Japanese zori (草履) and tabi (足袋) socks

Back in February when I wrote about the Japanese geta (wooden clog), there was some interest also in Japanese socks called tabi. These are socks with a toe separator between the big toe and other toes. I mentioned zori in my last post as an inspiration behind Japanese slippers like Havaianas. So this month, I thought I would focus on the zori and tabi.

Women wearing Japanese kimono. The kimono sash or obi can be tied in many different ways. Here, the drum bow (taiko musubi ) and butterfly bow (cho cho musubi) is shown. The proper footwear when wearing kimono is geta or zori with tabi socks

The proper footwear when wearing a kimono is geta or zori with tabi socks. White tabi socks are most common and white tabi socks are worn in formal situations. Since I have written about the geta in February, I will write about zori in this post. Zori are traditional Japanese footwear originally made from straw. Like the geta, zori came about during the Heian period (794 – 1185). These days, zori can be made from all kinds of material, not just straw. Zori can be made from wood, leather, rubber, plastic or cloth. While the zori looks similar to the casual footwear it inspired, such as Havaianas, zori can be formal footwear. Zori vary in formality. Straw zori and straw imitation zori, where the surface resemble tatami mats are not formal. They are not worn with the formal kimono. In terms of formality, plastic zori are considered formal footwear, but are less formal than zori made from fabric or brocade. Similar to the geta and Chinese clogs, zori does not have a left or right side. They can be worn interchangeably on either foot.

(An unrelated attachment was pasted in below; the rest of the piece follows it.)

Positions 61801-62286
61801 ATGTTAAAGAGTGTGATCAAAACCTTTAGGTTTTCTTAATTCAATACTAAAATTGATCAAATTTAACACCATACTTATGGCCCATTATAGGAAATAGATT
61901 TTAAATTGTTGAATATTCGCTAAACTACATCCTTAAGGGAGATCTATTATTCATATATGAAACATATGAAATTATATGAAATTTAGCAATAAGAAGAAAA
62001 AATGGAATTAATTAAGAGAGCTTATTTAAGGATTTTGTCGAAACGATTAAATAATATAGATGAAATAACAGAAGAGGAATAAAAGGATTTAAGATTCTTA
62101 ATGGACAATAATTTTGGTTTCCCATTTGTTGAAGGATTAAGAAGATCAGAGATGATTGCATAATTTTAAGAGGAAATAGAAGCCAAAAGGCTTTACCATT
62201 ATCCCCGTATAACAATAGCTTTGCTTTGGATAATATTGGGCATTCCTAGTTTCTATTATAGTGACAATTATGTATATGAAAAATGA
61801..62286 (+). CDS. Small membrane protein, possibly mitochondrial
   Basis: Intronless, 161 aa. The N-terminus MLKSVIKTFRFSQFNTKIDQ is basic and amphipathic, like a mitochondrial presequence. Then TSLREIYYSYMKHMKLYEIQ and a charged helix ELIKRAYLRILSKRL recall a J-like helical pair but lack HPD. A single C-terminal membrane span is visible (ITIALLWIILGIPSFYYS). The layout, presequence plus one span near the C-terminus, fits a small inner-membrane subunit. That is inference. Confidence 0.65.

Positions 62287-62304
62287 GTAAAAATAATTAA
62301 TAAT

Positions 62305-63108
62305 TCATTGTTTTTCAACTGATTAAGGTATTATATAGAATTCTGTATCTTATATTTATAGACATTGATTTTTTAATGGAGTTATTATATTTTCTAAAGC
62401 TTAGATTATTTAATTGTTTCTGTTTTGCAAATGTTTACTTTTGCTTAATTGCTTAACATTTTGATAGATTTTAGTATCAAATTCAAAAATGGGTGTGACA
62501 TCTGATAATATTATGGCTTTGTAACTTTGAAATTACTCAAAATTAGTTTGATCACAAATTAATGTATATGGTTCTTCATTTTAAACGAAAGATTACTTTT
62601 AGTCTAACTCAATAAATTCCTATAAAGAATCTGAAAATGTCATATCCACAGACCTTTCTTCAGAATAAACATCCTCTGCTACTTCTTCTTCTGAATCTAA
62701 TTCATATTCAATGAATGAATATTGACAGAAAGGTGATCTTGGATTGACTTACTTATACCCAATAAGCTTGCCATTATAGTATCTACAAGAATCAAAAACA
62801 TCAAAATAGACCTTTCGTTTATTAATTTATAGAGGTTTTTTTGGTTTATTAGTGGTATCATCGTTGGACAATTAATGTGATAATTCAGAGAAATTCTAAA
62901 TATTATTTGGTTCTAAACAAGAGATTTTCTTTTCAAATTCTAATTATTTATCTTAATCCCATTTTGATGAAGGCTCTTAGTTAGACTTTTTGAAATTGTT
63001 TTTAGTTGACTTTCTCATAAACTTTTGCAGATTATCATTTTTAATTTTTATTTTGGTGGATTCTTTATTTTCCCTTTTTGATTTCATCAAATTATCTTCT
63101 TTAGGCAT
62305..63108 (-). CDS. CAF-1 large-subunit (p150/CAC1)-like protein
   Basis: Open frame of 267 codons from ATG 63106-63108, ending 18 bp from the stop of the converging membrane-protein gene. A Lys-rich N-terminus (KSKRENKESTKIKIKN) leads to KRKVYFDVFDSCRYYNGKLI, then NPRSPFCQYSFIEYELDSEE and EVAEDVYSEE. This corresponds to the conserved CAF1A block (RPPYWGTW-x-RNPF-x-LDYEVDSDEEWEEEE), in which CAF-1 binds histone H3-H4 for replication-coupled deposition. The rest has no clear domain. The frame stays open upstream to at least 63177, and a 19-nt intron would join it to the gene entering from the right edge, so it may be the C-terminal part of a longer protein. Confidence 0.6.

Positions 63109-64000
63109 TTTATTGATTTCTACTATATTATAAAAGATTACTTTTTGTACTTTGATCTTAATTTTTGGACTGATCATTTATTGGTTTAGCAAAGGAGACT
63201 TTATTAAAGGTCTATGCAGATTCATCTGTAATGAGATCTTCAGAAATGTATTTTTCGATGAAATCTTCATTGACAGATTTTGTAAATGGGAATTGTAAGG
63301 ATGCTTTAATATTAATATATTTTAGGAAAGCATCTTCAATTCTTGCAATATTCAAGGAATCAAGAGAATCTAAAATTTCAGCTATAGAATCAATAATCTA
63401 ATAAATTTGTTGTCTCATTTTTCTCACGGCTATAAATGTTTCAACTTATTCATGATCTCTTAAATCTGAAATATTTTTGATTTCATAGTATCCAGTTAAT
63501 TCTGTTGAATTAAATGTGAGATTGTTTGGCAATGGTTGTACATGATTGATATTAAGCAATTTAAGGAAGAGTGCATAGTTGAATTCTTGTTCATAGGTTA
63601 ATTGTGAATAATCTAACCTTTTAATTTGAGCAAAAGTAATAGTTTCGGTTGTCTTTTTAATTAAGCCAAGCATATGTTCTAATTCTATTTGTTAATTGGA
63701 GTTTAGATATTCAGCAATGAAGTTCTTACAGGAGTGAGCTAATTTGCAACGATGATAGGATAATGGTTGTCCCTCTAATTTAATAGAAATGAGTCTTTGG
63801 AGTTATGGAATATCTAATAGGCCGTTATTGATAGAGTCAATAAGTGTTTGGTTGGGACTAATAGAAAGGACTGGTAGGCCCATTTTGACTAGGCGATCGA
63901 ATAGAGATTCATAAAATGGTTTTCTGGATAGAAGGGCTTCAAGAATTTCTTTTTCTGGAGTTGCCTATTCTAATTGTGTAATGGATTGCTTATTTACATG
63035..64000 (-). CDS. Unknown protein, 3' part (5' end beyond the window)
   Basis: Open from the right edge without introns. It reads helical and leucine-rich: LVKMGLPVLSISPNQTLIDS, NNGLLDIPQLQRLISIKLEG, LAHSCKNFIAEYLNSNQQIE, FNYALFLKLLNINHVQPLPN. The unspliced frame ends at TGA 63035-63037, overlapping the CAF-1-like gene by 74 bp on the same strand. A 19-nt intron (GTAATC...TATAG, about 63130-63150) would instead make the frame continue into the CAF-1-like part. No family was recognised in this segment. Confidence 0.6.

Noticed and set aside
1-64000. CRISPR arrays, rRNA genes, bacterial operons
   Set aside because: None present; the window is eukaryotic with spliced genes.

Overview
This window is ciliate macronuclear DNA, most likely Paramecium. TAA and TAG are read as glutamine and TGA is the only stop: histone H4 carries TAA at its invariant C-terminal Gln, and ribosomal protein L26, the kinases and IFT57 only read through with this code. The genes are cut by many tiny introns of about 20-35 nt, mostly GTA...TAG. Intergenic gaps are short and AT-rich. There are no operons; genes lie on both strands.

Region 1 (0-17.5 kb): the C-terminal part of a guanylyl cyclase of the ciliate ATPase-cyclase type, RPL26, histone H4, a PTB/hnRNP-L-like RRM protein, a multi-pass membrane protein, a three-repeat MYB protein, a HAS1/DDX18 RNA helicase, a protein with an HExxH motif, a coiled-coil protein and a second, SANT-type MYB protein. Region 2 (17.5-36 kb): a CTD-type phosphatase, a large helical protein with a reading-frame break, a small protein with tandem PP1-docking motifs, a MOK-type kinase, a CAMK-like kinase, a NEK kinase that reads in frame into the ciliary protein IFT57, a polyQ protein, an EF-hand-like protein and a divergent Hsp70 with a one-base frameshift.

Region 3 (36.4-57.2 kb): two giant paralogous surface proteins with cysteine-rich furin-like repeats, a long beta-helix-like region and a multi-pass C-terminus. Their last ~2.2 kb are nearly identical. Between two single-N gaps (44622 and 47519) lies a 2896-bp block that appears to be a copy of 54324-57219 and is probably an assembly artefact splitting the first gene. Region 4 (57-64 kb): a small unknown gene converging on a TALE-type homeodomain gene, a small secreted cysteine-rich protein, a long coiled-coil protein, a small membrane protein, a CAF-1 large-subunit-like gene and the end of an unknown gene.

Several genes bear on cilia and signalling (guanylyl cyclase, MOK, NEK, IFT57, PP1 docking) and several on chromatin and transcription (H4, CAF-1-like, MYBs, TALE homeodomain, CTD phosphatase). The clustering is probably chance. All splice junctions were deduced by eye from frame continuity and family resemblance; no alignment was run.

Assorted zori with varying degrees of formality. The straw-imitation one in the middle is informal while the other pairs are formal footwear

White tabi socks should be worn with the formal zori. Japanese people have been wearing tabi socks since the 16th century. The peak in wearing tabi socks was in the Edo period (1600 – 1868). Tabi socks are also worn in some Japanese martial arts, like kendo, aikido and ninjutsu. This has earned tabi socks the nickname of ninja socks.

I found the informal zori, the ones that resemble tatami mats, to be very comfortable because they are flat with no heel and wide enough for my feet. However, I found the formal zori less comfortable. This type of zori has a slight heel, but that’s not what makes it uncomfortable. The formal zori seem to taper in size, becoming gradually smaller and narrower in the front. When I wear this kind of zori, my fourth toe and little toe hang off the edge of the zori. Maybe I just have big feet.

A Japanese woman wearing a formal kimono with zori and white tabi socks

Wearing Japanese thonged footwear like the zori and geta are said to be good for health because they improve blood circulation and chi / ki (or life energy). It is also claimed that this kind of footwear stimulates pressure points and aids foot development in children. With tabi socks, shiatsu theory claims that wearing these socks can be good for the back, spine and digestion because they stimulate acupuncture meridians located between the toes. I am sceptical of these health claims, but since Japanese people have been wearing this type of footwear and socks for thousands of years, I guess they can’t be bad for you.